Monday, October 31, 2011


In almost all urban regions of the world street hawking of fruits and vegetables are not permitted because of their pollution potential to the highly sanitized environment. With the advent of organized retailing in many countries the phenomenon of street hawking has practically disappeared and in many towns and cities separately earmarked areas are made available with necessary facilities to clean up after the assigned time of operation. The so called Farmers' Market which exit in almost all countries in the West come under such a category though the avowed purpose is to provide local foods which are supposed to be cleaner, safer and healthier with minimum carbon foot print. As the city grows the distance between such markets and the dwelling points gets longer and longer making it difficult for many citizens to undertake such travels due to economic and other reasons. These areas are now being designated as "Food Desserts" because of non-availability of fresh and protective foods for many residents in such places. Pragmatic city administration bodies are getting increasingly sensitive to this problem and are bringing about policy changes to convert these desserts at least for a week into a "flood" through limited time sale of fresh produce in trucks in different neighbor hoods. Here is a take on this emerging trend which is interesting to watch for its impact   

"Once a week, in a neighbourhood of high rises in North York, a van pulls up at a specified time and opens its back doors. The people who live in the towers quickly make their way to the vehicle, where they buy foods such as potatoes and coriander, bananas and carrots before whisking their groceries back to their apartments. Within minutes, the van pulls away, leaving no trace of what just happened. It might sound like something more shady than vegetables is on offer, but it's a scene that gets repeated across our city for one simple reason: In many Toronto neighbourhoods, it's illegal to sell produce from a vehicle on the street. It's forbidden in Scarborough and, for most of the year, in Etobicoke. If you want to sell from the back of your truck in North York, you'll need $2-million in liability insurance. Yet these are the same areas that the city's own research has identified as "food deserts" – predominantly low-income neighbourhoods in the inner suburbs where people live farther than 1,500 metres from a supermarket and typically don't own a car, and where there is below average public transit access, making lugging groceries home an arduous task. In Toronto, parts of Scarborough, North Etobicoke and North York fall under the "food desert" designation, and many residents procure more accessible produce on the street from less-than-legal purveyors".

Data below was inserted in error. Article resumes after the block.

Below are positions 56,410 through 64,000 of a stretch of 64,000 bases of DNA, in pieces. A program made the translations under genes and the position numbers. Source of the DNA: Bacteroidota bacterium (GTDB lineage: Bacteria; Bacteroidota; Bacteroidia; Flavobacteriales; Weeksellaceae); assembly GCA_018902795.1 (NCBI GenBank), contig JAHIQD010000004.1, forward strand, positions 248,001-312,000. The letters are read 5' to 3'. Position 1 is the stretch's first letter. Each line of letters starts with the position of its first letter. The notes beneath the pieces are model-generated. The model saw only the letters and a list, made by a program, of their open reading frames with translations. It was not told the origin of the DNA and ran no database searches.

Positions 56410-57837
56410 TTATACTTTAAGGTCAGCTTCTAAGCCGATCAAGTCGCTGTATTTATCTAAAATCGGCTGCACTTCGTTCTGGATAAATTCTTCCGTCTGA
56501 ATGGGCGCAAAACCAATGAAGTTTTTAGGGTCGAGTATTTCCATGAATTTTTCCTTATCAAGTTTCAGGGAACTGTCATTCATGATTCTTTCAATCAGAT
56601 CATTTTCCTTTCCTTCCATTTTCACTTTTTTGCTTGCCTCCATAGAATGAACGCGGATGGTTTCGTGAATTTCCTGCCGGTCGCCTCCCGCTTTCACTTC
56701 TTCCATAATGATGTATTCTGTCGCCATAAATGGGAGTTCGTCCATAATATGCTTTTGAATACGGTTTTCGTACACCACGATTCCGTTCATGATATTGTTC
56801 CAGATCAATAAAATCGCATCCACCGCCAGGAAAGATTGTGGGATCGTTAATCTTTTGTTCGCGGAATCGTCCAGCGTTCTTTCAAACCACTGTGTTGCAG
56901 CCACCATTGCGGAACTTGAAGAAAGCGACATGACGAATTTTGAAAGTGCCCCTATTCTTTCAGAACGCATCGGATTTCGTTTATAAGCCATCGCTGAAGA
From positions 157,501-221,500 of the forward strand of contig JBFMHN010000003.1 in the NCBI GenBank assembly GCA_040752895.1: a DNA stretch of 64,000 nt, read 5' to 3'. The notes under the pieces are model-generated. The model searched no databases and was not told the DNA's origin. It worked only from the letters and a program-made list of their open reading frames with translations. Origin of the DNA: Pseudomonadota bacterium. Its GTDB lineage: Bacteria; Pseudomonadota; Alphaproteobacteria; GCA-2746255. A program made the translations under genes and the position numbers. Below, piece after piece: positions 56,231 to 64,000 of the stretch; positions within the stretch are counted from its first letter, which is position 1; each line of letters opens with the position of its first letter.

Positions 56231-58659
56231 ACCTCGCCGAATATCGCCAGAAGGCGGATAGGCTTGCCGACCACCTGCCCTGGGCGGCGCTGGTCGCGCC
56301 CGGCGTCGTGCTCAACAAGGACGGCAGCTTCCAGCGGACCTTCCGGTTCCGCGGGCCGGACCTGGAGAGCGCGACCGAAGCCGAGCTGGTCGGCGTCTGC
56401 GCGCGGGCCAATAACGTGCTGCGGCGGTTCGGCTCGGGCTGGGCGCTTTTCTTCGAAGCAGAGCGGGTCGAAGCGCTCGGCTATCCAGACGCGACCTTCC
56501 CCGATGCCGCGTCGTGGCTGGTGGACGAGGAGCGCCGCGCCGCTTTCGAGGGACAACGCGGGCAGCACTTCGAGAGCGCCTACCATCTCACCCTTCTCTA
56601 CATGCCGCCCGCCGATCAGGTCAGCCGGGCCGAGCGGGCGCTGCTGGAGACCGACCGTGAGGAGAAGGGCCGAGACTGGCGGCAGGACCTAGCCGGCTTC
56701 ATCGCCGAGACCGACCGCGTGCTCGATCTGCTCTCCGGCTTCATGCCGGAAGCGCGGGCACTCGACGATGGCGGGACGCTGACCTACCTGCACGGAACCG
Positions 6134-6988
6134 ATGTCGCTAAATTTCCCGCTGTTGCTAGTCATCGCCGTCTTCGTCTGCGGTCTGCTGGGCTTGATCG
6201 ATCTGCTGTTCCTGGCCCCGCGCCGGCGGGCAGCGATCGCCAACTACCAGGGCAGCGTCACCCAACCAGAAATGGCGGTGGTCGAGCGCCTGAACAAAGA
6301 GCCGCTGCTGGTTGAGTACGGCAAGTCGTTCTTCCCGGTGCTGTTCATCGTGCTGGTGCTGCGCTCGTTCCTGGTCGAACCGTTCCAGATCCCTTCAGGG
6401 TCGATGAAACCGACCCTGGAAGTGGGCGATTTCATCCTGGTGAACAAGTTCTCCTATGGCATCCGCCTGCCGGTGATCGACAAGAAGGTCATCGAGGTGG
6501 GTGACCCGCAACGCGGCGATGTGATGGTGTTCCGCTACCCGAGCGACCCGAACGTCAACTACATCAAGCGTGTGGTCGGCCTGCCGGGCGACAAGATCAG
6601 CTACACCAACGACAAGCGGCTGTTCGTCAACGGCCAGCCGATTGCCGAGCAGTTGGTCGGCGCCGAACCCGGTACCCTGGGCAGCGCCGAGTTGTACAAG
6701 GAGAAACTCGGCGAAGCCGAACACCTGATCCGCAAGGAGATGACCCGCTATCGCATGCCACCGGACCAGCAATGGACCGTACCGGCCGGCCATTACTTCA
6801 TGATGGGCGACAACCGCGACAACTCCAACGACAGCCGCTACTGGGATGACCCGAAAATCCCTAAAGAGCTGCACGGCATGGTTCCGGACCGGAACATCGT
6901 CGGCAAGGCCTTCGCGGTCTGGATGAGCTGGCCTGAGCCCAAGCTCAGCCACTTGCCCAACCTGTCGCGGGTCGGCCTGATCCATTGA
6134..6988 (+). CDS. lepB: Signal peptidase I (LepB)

It may be worth recalling the changes that is taking place all over the world regarding street hawking of various consumer products including food products and the Food Truck phenomenon in the US and the Hawkers Center in Singapore are prime examples of renewed thinking on the part of the urban planners  to recognize the relevance of street vending and its social impact. In India NDDB was vested with the responsibility of distributing milk, edible oil and horticulture produce through the cooperative organizational mode linking the farmers and consumers for mutual benefit. It is another matter that this body succeeded with milk but has not made ant impact in the other two fronts. It is time NDDB reworks its strategies to set up centrally operated "handling" centers in the vicinity of all important urban conglomerates and offer to the hapless consumers fruits and vegetables of prime quality at affordable prices. Of course urban real estate situation is very bad and setting up kiosks with modern facilities for vending these perishables is out of question. It is here that NDDB must use mobile facilities for delivery at strategic places in a city at scheduled timings. This will be a great boon to the citizens who is suffering from the unbearable burden of food inflation largely contributed by the galloping prices of fruits and vegetables!  


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